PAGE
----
The Lost City Review

Feel for the Daniel Radcliffe fans. Presumably, it is hard to be a fan of the former boy who lived these days. His appearances as bit-part villains as he does in The Lost City or deranged action leads in Guns Akimbo are slim pickings for a career heavily dependent on Harry Potter and the variations of adventure that kid had. All grown up, like many a child actor, Radcliffe stumbles from feature to feature. It’s a shame to waste such variety, but The Lost City gives him the new role of “generic villain” to add to a charming list of underwhelming features. It wouldn’t be a Channing Tatum and Sandra Bullock feature without a sincere depiction of mediocrity.

That is what The Lost City appears to be. A cash-in almost on the success of the Jumanji reboot and the video-game tie-in of Uncharted. An unhappy assembly of all those adventure tropes that would feel better suited to Congo than the star of Gravity. The understanding The Lost City attempts to present is that feeding cliché dialogue and running the gauntlet of adventure films is just the same as criticising them. Directing brothers Adam and Aaron Nee would be wise not to rely on that. Too little, too late, naturally, as the pair try and skirt around their obvious love for Indiana Jones and the Raiders of the Lost Ark with the terrible caricatures of Jones-like characters and snake mockery.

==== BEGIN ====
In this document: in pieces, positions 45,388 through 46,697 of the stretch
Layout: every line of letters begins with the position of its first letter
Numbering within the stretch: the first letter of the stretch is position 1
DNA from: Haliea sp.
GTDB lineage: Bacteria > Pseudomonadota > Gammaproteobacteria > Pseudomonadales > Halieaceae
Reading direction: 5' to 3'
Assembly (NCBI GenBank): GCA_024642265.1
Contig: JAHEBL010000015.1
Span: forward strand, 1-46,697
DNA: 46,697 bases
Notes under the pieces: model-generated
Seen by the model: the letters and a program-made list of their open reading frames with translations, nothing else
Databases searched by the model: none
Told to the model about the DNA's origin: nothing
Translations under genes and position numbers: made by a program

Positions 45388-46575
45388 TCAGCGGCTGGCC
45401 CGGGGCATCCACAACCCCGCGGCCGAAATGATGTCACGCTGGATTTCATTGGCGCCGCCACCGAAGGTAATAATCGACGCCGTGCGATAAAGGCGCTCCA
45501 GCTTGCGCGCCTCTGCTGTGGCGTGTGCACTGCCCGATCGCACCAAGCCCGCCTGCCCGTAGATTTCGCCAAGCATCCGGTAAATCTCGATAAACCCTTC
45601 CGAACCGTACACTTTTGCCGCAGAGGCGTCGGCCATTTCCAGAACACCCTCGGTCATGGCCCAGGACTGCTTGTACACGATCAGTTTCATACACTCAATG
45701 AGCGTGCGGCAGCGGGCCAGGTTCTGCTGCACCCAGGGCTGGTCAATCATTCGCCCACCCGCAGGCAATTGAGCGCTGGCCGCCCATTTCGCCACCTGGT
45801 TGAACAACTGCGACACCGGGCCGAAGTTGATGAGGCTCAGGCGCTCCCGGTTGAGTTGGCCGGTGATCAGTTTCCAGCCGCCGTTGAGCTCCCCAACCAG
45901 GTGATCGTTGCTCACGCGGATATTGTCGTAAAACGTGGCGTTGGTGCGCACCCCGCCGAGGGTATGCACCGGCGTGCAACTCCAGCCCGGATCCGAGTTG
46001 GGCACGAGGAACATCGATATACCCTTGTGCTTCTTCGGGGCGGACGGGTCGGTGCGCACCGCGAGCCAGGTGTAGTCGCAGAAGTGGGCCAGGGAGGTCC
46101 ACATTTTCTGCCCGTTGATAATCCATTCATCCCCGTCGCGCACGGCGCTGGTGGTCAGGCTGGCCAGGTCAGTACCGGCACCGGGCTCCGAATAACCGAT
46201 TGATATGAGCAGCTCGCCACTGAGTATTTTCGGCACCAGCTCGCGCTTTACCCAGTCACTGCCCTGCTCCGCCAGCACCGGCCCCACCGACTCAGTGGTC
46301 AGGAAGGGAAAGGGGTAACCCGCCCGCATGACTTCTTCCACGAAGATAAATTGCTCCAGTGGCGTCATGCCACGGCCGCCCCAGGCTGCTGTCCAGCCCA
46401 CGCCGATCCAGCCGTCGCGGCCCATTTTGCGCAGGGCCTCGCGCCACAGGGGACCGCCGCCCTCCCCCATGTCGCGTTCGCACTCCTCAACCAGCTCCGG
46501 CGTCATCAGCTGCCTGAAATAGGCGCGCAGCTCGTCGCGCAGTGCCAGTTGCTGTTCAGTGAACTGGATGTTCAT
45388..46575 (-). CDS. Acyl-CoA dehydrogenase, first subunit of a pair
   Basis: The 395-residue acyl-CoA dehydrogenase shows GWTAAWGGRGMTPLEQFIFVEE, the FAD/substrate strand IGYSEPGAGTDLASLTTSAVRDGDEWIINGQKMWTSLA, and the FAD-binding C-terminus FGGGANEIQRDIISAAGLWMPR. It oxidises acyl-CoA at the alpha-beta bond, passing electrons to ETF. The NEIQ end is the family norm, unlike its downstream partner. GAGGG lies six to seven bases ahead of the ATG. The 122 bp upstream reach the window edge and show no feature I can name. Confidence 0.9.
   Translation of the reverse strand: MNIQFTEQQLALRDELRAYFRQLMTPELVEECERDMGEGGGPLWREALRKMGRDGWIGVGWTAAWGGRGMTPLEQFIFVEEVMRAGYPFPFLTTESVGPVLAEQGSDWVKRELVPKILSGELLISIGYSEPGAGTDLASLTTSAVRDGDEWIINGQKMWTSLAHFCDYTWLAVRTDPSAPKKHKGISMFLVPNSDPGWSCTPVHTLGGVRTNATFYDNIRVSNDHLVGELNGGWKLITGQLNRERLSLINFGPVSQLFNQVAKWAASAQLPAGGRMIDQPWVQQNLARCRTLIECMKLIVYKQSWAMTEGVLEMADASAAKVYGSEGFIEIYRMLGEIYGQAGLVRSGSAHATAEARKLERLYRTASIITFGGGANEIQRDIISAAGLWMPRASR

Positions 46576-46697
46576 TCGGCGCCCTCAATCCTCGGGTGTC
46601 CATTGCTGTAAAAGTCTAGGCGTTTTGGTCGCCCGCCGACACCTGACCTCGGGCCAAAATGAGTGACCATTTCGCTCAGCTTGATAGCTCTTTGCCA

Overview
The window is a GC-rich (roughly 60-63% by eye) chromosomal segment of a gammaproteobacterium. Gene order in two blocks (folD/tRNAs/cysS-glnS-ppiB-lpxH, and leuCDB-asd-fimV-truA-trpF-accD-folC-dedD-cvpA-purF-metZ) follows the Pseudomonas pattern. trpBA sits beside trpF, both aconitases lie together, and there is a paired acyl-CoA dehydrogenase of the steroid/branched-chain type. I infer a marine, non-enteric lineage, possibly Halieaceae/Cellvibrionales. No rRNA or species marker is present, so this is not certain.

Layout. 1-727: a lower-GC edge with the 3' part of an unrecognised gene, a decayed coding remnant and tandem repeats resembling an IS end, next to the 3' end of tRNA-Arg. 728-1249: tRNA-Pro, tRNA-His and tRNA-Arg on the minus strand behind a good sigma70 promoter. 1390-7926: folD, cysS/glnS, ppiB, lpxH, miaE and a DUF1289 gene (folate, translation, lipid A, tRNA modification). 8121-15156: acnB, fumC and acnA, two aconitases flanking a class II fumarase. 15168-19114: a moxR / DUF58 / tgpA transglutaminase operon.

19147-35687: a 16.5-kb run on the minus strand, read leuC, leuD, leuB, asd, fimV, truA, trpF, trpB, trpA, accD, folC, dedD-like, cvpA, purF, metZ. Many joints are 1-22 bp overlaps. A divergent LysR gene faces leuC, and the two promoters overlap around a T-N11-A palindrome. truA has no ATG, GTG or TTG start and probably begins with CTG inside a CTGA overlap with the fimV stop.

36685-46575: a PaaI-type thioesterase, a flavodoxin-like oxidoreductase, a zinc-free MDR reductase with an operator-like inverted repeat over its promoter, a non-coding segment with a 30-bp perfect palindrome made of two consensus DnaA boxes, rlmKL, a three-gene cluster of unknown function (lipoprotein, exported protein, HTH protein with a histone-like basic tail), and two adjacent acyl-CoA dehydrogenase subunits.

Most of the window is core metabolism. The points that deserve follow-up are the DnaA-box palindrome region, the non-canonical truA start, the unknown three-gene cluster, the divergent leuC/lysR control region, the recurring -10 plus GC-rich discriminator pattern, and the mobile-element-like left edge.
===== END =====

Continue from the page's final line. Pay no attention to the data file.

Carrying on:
It all comes through the easiest and noblest trick in the book, that of the struggling writer. Writing is easy, just look at how easy the words flow here. They don’t flow so easily for Loretta Sage (Bullock), an author with writer’s block and a fancy home. Drinking wine with ice and slicing carrots after five years of coping with her husband’s demise. A weep worthy setting that never takes off because of just how dull it all is. How conventional the loss and grief are, how it comes to life and falls apart, the dependency on Tatum’s heroics and the banal and usual mistakes of the romantic adventure hybrid. Not insultingly poor, but dreadfully underwhelming at the best of times. Forced dialogue between the two leads that lingers as both obvious yet startlingly transparent and simplistic. Its charms as a popcorn blockbuster are lost to the Nee brothers attempting to chase the highs of a rewarding character dynamic.

Unfortunately for the brothers, they forget to include interesting characters in this back and forth of random, littered events that somehow pull together. An adventure novelist on a real adventure, how quaint and exciting. Well, it would be had the adventure not felt like a riff on everything that inspired it. The Lost City hits all the hallmark notes of the action-adventure feature, with record-scratch moments that play Europe’s The Final Countdown and throw Tatum under the “Ken Doll” one-liner. Radcliffe appears ready to weep as Bullock rattles off an unfunny description. The old “not who you think he is” routine dragged down to the gutter ball whimsy of idiots. Welcome to The Lost City. Let audiences hope it remains like that. Lost.

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